Ana Milena Riveros compares herself to a sort of Cinderella whose everyday life is basically to cook and serve the meals, to carry out housekeeping without protesting. She recalls her painful past and her career in a paramilitary group. She confides her suffering of having to conceal her femininity during the years of conflict to the audience. She could not be at ease with her feminine characteristics. Hiding, dissimulating her female body to protect herself from the brutality of men, from rape, and abuse which is commonplace in Colombia and especially in war times. She grew up in a society where no one talked about rape, even though it was a part of the life for the majority of Colombian women, the first victims of war. « La mujer es la primera víctima de la guerra » she said, grimly. She smiled again talking about the first time she began to put on makeup and wear high heels for the performances of Mujer Vertical. Indeed, as she was working in a male universe, where abuse of power was frequent and where sexual assaults were a constant threat, she had to adapt by adopting an androgynous style and mimicking the attitude of a hardy, tough soldier.
“Every day, Mum is standing beside me, and I know that what I have accomplished in my life so far is thanks to her” Simone Veil, A Life.
Julisa Murillo who is the leader of the Afro-Colombian movement and victim of the war, is the epitome of the selfless love that a mother can give to her children. A mother is capable of doing anything for her offspring. She describes a painful episode of her life: one day, her daughter was kidnapped by an illegal armed group. She was freed in exchange for her mother’s body. Julisa was molested by men she defines as animals satisfying their sexual urge and their bestial instincts. Her husband, blinded by the deeply rooted misogyny of society, felt humiliated by his wife’s rape and chose to abandon her. After that, she describes Colombia as covered in scars made by the war and by the desertion of its territories.
The next woman to go on stage who bore witness to the horrors of war is Maria Alejandra Martinez, a young woman who lived in the jungle among the members of the FARC until she was fifteen. She speaks to the audience as if she was writing in a diary. She did not escape the suffering and she thinks education and raising awareness are, together, the only way to change mentalities.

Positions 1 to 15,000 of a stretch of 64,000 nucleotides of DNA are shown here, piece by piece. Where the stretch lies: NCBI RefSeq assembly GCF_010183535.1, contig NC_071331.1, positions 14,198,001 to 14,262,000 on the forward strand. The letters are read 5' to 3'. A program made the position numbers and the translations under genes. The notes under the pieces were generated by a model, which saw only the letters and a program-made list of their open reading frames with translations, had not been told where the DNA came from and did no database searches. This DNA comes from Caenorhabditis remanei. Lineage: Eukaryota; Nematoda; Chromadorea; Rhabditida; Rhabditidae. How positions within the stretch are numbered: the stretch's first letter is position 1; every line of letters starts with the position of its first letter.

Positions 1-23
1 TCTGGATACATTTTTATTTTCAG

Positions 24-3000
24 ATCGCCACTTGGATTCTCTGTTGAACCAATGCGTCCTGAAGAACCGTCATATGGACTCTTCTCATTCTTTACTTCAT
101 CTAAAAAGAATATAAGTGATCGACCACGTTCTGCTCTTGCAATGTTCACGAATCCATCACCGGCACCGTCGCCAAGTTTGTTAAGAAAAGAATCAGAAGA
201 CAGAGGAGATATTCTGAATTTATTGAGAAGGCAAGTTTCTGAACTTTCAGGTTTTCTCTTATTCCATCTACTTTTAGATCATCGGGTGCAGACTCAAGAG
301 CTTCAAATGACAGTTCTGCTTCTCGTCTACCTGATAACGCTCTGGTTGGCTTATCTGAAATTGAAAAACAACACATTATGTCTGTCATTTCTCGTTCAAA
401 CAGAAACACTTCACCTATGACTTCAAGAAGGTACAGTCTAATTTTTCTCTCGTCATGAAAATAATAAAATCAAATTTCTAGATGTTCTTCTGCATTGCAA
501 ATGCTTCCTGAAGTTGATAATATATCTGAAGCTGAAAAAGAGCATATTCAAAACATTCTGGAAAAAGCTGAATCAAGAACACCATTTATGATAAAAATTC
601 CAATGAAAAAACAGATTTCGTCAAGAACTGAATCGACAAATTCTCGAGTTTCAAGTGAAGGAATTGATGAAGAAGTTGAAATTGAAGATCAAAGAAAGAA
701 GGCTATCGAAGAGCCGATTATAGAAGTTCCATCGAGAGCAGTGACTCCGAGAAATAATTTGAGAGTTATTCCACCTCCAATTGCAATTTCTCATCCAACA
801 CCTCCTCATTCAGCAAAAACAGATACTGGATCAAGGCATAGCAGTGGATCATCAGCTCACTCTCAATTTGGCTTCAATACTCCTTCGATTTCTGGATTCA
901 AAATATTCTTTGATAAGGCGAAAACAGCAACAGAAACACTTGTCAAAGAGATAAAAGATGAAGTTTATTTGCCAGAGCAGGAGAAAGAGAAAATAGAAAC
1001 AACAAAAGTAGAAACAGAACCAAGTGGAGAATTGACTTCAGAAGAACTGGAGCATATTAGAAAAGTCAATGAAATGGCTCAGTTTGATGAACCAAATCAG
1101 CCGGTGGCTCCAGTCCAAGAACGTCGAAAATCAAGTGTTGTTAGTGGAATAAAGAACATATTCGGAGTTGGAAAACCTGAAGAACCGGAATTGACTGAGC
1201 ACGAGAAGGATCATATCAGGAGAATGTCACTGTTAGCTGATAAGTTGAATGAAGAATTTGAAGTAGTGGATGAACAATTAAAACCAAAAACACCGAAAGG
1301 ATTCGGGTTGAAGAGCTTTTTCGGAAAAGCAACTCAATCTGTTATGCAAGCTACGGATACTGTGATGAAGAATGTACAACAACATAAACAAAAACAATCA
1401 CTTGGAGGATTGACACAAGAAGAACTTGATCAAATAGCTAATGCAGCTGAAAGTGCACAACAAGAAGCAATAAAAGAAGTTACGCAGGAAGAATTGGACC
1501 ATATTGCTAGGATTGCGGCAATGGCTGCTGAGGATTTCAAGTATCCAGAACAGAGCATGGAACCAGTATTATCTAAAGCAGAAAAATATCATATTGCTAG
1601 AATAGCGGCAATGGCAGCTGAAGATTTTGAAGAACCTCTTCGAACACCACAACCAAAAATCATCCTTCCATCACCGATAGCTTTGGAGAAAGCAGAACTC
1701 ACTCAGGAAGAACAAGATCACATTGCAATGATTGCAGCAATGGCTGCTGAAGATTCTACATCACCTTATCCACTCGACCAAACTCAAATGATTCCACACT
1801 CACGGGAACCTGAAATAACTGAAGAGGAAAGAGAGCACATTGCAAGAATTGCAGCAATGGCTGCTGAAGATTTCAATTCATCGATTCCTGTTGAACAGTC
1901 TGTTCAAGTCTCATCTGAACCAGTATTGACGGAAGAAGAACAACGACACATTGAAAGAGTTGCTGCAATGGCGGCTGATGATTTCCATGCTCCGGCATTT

“Working on your memory is beginning to heal” Florence Thomas
These testimonies are part of the current peace process in Colombia. On stage, these women are given a voice. Telling the past in order to move forward, to get over the spectre of their past that loomed over their heads. In an attempt to explain what seems unexplainable, they had to learn how to play with words, how to tell their memories properly. Survivors have to recover, to awaken the resilience: not giving up, going beyond trauma and finding a new way of living, of feeling fulfilled. After a psychological trauma, some withdraw into themselves, shrug their memory off not to confront them. Horrible memories of violent acts are stuck in their head. Others decide to talk about it, to surpass themselves and put on a performance.
In this way, Julisa ends by saying proudly: « Encontré mi lugar en el teatro y empecé a sanar. Hoy estoy de pie, añorando mi terruño, y queriendo regresar » which means “I feel alive again on stage, I have found my place and I have begun to recover. Today I am on my feet, I miss my homeland and I want to go back to it”.
We can hope these kind of cultural initiatives, these projects showing reality and the cruelty of war will make people understand the situation of women in war times. These testimonies enable actresses to denounce the crimes they witnessed and suffered from and to move on, and recover thanks to what psychologists call the resilience. They also enable the audience to become aware of the horror of war and of the things that ought to be changed to create a better world.